Wells Fargo saw its shares pop today after reporting a $2.55 billion fourth-quarter loss as it took significant “de-risking” measures and Wachovia merger-related hits.
For all of 2008, the company reported net income of $2.84 billion on record revenue of $42.23 billion, a seven percent increase from 2007.
In an effort to “de-risk,” Wells Fargo took $37.2 billion in credit write-downs on $93.9 billion in risky Wachovia loans along with $1.2 billion in net charge-offs on the company’s Pick-a-Pay loan portfolio.
Additionally, the company’s allowance for credit losses rose to $21.7 billion at quarter-end, the highest coverage of any large domestic bank (and they don’t plan to use any additional TARP funds).
The San Francisco-based bank said last December was the fourth highest home loan application month in the history of the company, which led to a healthy mortgage application pipeline of $71 billion at year-end.
During the quarter, the company saw mortgage applications of $116 billion, up 158 percent from a quarter earlier.
Wells also noted that mortgage application activity was running 20 percent higher in the first two weeks of January than the average daily rate in December, though it’s unclear if that’s a good thing.
The bank saw fourth quarter residential loan origination volume of $50 billion, with full year mortgage originations of $230 billion.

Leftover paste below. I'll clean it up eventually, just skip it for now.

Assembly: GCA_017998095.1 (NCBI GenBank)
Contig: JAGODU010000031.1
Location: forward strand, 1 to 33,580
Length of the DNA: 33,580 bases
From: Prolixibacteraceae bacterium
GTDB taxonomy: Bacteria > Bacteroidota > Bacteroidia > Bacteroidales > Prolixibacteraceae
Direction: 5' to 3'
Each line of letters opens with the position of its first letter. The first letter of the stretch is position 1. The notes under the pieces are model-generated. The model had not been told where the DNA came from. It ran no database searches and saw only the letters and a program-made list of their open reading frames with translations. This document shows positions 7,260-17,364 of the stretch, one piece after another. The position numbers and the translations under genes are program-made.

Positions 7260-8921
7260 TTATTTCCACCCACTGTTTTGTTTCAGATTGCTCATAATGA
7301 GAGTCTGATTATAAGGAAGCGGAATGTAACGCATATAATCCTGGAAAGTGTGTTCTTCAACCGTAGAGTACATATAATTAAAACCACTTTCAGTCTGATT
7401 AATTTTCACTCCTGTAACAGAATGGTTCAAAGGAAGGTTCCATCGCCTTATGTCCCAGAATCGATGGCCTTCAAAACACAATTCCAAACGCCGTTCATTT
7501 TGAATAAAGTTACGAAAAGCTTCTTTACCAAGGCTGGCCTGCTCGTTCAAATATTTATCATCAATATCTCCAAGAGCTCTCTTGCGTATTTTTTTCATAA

During the year, their mortgage market share increased to 12 percent, up from 10 percent a year earlier.
“Home Mortgage’s servicing portfolio continued to perform relatively well given the challenges customers are facing in the current economic environment,” the company said in a release.
“For our largest product category, prime conventional first mortgages, representing 5.7 million customers and over $1 trillion of servicing, 96 of every 100 customers were current with their payments at year-end compared with 97 of every 100 at September 30, 2008.”
Wells Fargo reduced its workforce by 17 percent from 2007 levels, shedding 3,600 positions across all its businesses during the year.
Shares climbed $4.50, or 27.79 percent, to $20.69 in afternoon trading on Wall Street.